On the Memorial Day weekend of May 29, 2021, the remains of Barren County Navy seaman Howard Scott Magers, killed aboard the USS Oklahoma during the attack on Pearl Harbor, were finally brought home.
On the morning of December 7, 1941, nineteen-year-old Logan County, Kentucky native Warren Tinsley was asleep aboard the U.S. Navy destroyer Aylwin, moored near Ford Island at Pearl Harbor, Hawaii. He and his mates were enjoying the looser discipline of that Sunday morning, when many sailors were sleeping off hangovers from their shore leave in Honolulu; some, in fact, including several senior officers, had not yet returned from liberty.
As a consequence, no one stirred right away when the general alarm buzzer sounded, as it was used for everything from “man overboard” to a fire drill. But the catastrophic news came quickly: the Japanese were attacking.
Tinsley emerged from below decks to see the attack already under way. Hit below the waterline, the “old battleship Utah was slowly turning over,” its starboard side high in the air. Its dazed crew were either struggling in the water or trying to get over the starboard side to swim to Ford Island. Tinsley hurried to his battle station to find four junior officers trying to decide who would assume the duties of the absent captain. As the crew rushed to break out the Aylwin’s ammunition, Tinsley saw hostile planes everywhere. “They reminded me of a flock of hawks attacking a chicken farm in the Kentucky hills.” Low-flying fighters were “bombing our ships at tree top levels,” giving special attention to the mighty battleships. One of his mates yelled “There goes the Arizona!” as the vessel exploded, the casualty of a direct hit on her ammunition magazines. And there was the battleship Oklahoma: it had “turned over as a result of the hits that she suffered and lay like a dead whale with its belly shining in the air.”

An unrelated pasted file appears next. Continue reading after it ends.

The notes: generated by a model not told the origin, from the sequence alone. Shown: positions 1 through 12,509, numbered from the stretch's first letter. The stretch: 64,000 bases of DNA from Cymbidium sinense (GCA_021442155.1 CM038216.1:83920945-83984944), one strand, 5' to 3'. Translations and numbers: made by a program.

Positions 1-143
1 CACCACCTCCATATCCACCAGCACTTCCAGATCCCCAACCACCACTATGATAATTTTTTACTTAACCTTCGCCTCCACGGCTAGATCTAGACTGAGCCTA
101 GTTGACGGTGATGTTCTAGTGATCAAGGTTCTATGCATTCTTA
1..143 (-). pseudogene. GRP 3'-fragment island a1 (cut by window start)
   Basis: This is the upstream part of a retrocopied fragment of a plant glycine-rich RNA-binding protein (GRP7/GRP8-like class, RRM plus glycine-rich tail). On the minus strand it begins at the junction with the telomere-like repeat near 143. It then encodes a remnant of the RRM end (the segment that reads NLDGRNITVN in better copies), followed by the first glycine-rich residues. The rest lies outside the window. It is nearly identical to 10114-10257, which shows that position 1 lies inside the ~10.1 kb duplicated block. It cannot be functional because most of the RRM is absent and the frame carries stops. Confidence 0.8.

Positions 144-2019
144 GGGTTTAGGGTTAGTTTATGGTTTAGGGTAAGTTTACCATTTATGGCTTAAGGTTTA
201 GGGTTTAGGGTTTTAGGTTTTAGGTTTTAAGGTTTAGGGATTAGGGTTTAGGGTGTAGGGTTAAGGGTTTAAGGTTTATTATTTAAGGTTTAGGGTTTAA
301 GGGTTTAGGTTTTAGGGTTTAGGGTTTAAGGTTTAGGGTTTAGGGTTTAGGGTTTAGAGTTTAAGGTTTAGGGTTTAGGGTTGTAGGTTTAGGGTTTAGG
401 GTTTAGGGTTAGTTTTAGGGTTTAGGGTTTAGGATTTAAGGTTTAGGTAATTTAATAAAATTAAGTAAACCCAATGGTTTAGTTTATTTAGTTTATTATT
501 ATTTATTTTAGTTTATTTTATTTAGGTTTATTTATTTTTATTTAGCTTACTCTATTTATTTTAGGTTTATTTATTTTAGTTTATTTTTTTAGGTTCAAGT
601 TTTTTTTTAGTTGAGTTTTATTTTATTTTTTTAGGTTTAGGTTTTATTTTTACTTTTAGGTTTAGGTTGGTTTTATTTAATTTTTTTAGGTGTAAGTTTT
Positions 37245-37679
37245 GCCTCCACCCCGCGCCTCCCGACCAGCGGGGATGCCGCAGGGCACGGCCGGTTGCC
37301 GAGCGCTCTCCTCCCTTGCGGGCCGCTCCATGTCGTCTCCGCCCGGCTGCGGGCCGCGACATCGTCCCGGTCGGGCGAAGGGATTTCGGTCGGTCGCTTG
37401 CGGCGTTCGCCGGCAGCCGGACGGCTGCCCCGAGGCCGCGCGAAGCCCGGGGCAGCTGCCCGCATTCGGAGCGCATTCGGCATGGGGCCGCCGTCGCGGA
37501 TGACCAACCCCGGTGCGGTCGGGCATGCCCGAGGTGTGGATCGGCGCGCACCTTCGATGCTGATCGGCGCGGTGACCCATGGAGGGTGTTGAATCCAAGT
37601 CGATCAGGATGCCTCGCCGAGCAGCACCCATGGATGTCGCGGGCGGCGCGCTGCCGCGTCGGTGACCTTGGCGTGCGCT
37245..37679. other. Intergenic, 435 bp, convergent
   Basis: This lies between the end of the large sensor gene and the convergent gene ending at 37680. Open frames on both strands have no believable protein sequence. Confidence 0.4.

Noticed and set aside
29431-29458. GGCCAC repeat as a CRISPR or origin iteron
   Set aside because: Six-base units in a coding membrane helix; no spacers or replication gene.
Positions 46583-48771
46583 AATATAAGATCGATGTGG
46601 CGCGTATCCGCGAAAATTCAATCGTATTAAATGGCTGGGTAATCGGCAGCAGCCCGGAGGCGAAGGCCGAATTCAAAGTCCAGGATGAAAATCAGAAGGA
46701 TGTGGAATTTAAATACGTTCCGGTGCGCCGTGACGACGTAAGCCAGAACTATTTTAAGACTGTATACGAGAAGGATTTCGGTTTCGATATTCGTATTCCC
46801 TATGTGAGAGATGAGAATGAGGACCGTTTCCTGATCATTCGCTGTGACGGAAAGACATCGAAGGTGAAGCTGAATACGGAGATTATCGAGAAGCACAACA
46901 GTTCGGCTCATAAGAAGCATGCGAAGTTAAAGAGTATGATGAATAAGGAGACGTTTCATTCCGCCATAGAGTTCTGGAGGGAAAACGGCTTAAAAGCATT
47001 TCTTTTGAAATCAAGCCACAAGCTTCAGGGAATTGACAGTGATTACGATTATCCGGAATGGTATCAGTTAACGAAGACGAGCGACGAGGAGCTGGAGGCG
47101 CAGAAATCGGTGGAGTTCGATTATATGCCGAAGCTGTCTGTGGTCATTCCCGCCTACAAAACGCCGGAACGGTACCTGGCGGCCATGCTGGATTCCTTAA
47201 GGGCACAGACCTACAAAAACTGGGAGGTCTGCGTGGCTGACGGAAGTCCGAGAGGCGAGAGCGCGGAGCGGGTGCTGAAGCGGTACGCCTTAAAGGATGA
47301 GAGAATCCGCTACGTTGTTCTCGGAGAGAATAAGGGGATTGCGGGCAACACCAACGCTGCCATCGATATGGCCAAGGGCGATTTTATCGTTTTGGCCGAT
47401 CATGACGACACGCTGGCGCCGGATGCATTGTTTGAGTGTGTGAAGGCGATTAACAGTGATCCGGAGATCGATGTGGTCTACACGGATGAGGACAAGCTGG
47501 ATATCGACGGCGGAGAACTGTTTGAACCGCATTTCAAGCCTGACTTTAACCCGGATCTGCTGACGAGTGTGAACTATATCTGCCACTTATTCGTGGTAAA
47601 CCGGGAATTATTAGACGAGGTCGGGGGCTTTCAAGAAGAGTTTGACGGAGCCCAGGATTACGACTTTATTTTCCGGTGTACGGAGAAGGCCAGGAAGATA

Returning fire, Tinsley’s ship managed to make it down the western channel of Pearl Harbor and out to open sea, past the “burning and smoldering mass that was Ford Island.” After a day of searching for the enemy, the Aylwin returned to the “graveyard of what had once been a formidable fighting force.” Tinsley also returned to a changed Navy, in which the military routines of peacetime had suddenly vanished.
Warren Tinsley’s vivid account of the attack on Pearl Harbor is part of the Manuscripts & Folklife Archives of WKU’s Department of Library Special Collections. A finding aid and full-text download can be accessed here. For more of our collections detailing the service and sacrifice of veterans, search TopSCHOLAR and KenCat.